Greta Thunberg: Vaccine nationalism is “completely unethical”

Greta Thunberg has criticised rich nations, like the UK and US, for vaccinating young and healthy people in their own countries, at expense of vulnerable in poor nations. Speaking at a World Health Organisation press conference. The 18 year-old used the platform to call on the UK and US to reconsider mass vaccination programmes of all citizens, and distribute vaccines to the vulnerable in other less wealthy countries. Ms Thunberg also said she believes Brazil’s president, Jair Bolsonaro, has failed to safeguard humanity in his actions during the pandemic and the fight against climate change. It comes as MsThunberg announced she will donate €100,000 to WHO to be invested into the COVAX programme, to purchase Covid-19 vaccines, as part of the global effort to ensure access of vaccines to the most at-risk in all countries, including health workers, older people and those with underlying conditions.

Video Transcript

DR. TEDROS ADHANOM GHEBREYESUS: Welcome, and you have the floor.

GRETA THUNBERG: Thank you so much for having me. It is an honor to participate in this event. And I will, yeah, I will talk briefly now. Science shows that in the future we will most likely experience more frequent and more devastating pandemics unless we drastically change our ways and the way we treat nature. Today, up to 75% of all emerging diseases come from animals. And as we are cutting down forests and destroying habitats, we are creating the ideal conditions for diseases to spill over from one animal to another and then to us. And we can no longer separate the health crisis from the ecological crisis. And we cannot separate the ecological crisis from the climate crisis. It's all interlinked in many ways.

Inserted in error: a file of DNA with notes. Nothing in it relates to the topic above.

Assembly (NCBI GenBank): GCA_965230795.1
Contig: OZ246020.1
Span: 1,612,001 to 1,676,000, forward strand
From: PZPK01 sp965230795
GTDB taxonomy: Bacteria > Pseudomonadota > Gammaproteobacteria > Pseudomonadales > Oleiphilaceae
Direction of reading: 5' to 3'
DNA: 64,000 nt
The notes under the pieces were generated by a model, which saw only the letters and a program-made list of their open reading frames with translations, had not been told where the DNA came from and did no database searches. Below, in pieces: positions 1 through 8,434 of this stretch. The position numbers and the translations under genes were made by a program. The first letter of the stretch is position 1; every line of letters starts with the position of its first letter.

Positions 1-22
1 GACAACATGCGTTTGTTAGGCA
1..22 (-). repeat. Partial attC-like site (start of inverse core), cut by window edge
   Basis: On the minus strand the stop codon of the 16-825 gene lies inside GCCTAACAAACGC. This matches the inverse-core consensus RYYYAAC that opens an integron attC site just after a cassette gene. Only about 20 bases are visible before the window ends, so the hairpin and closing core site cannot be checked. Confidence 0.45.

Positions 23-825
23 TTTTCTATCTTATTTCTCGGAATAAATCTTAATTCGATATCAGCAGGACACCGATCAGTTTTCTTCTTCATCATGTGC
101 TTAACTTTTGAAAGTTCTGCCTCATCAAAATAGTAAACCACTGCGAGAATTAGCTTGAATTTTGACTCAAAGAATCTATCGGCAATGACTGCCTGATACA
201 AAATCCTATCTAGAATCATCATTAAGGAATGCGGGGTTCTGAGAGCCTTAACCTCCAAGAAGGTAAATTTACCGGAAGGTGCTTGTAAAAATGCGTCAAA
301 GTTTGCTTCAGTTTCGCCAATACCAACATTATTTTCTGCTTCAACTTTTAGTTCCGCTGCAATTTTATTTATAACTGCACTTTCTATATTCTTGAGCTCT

And during this pandemic, we have seen what we can achieve when we put resources into science. Vaccines were developed in record time. But so far, on average, one in four people in high income countries have received the coronavirus vaccine compared with just one in over 500 in low and middle income countries. In the international community, governments and vaccine developers must step up their game and address the tragedy that is vaccine inequity. When we talk about in countries like, for example, the UK and the US, just as a few examples, that they are mass vaccinating large groups of their populations, even healthy and young people, that we see it from a different perspective. That we don't only see it from our Western privileged point of view, but rather that we think globally, and we need to prioritize those most vulnerable first.